Demanding jobs can actually be a good thing for us, provided we have a sense of freedom and control. Without this control, the negative health effects are dramatic. This podcast includes two ideas for improving control.
Welcome to episode three of the Leadership Today podcast. Each week we provide practical advice to address some of today’s biggest leadership challenges. This week we’re looking at control and your health - how having demanding jobs can actually be a good thing, provided we have a sense of freedom and control.
Autonomy is recognised as one of the core motivators people have in the workplace. With greater freedom and control over the way we perform our work comes higher levels of motivation and commitment. Recent research suggests that greater job control also improves our health and reduces our likelihood of dying over a seven year period. Autonomy isn't just motivating - it might just save your life.
We've traditionally seen stress as a killer - that high job demands have a negative impact on our health. But this research shows that this isn't always the case. In fact, job demands can sometimes help improve our health, provided we retain a sense of control over our work.
Researchers* used a Wisconsin longitudinal study to track people over a seven year period to explore the relationships between job factors and health. They looked at the impact of job demands (including workload and time pressure) and control (the freedom an individual feels they can exert over their job) on health outcomes.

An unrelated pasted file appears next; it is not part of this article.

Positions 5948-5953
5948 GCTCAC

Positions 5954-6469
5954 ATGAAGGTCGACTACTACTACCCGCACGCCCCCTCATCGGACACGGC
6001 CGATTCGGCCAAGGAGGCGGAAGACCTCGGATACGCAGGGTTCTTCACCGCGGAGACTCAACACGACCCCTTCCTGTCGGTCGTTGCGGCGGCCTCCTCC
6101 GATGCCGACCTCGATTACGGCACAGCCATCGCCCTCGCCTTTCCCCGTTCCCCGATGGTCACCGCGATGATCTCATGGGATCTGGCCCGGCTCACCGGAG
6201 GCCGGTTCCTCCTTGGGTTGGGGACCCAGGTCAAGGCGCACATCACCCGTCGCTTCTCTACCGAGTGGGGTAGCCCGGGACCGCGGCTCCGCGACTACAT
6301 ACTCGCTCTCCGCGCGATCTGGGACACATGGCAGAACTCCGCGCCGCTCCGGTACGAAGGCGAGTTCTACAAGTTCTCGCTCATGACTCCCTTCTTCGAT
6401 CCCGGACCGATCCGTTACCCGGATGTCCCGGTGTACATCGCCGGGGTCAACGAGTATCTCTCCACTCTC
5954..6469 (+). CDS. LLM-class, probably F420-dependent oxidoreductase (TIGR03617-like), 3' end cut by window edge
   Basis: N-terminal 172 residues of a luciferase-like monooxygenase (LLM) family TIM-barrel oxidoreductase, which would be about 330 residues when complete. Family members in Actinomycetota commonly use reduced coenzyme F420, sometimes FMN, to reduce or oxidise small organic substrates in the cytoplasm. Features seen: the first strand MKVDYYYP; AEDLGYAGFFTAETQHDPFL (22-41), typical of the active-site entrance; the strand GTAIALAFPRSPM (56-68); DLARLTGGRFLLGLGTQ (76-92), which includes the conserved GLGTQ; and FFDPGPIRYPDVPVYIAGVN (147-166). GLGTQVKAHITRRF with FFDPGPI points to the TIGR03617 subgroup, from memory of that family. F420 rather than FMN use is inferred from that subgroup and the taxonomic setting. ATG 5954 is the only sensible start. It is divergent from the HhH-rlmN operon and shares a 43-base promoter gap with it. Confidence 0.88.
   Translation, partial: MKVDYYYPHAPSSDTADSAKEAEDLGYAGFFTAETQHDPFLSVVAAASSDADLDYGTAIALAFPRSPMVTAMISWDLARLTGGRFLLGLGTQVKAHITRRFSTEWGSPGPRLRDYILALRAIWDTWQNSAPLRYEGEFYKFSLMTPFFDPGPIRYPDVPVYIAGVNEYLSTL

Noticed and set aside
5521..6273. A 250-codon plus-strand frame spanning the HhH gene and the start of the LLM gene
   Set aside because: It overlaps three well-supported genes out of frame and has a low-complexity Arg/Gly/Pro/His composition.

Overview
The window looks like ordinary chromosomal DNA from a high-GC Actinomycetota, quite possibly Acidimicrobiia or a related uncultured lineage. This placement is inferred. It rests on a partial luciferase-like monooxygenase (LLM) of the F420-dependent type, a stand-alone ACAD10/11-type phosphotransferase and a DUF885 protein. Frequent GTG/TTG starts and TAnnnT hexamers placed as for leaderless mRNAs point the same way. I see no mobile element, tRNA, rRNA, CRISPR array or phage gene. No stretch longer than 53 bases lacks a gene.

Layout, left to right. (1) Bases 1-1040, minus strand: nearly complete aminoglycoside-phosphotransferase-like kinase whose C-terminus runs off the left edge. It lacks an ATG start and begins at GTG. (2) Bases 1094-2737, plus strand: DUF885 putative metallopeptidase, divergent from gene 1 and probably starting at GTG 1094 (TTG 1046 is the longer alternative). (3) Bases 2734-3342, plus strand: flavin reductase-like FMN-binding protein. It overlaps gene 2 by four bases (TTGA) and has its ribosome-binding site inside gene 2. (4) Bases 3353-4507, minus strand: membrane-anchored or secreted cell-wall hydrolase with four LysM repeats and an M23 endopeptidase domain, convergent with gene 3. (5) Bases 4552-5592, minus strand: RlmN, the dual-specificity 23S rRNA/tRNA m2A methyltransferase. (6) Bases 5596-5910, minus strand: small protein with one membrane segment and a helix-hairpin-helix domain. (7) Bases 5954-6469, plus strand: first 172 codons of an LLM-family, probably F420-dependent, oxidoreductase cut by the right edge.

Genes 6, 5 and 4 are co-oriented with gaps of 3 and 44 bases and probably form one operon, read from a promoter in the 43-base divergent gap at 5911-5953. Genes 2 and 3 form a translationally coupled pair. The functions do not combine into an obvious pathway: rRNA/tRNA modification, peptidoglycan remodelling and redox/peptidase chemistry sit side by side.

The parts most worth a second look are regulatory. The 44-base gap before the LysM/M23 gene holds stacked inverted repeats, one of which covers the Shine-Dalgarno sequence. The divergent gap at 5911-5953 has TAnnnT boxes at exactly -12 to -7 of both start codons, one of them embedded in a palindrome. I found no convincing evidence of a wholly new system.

For jobs where people had low control, the research showed that high job demands did indeed negatively impact health outcomes. In fact, the odds of dying over the seven year period increased by 15%. For those who did make it through the seven years, this combination led to an increase in body mass index. In short, a demanding job where you feel little control is bad for your health.
Interestingly, for jobs where people had high control, high job demands were linked to a 34% decrease in the odds of dying over the same period when compared to low demand jobs. Higher job demands actually had positive health outcomes provided people had control over their work.
These findings are similar to my own research. I looked at people who rated their job demands as high. Those who felt their job provided freedom and autonomy of how they achieve results experienced 20% lower negative stress, and 52% higher engagement than those who lacked such freedom.
What does this all mean for leaders? Here are two ideas.
- Seek out and provide autonomy: We know that autonomy motivates - people love having freedom and control over their work. Seek out more freedom in your own work. Negotiate greater flexibility and build your sense of control over the work you perform. If you're a leader, provide your team with more freedom. Give them opportunities to vary the way they perform their work. Manage them around the results they produce rather than how they produce results.
- Challenge yourself and others: Seek out greater accountability. Once you have control, it's important to ensure you are stretched and challenged. As a leader, provide your team with greater accountability alongside the greater authority you've granted. Discuss the goals people have, and vary the work to capitalise on what motivates your people.
Autonomy and challenge aren't just good for business - they're good for our health too!
*Worked to Death: The Relationships of Job Demands and Job Control with Mortality
Erik Gonzalez-Mulé, Bethany Cockburn 2016 Personnel Psychology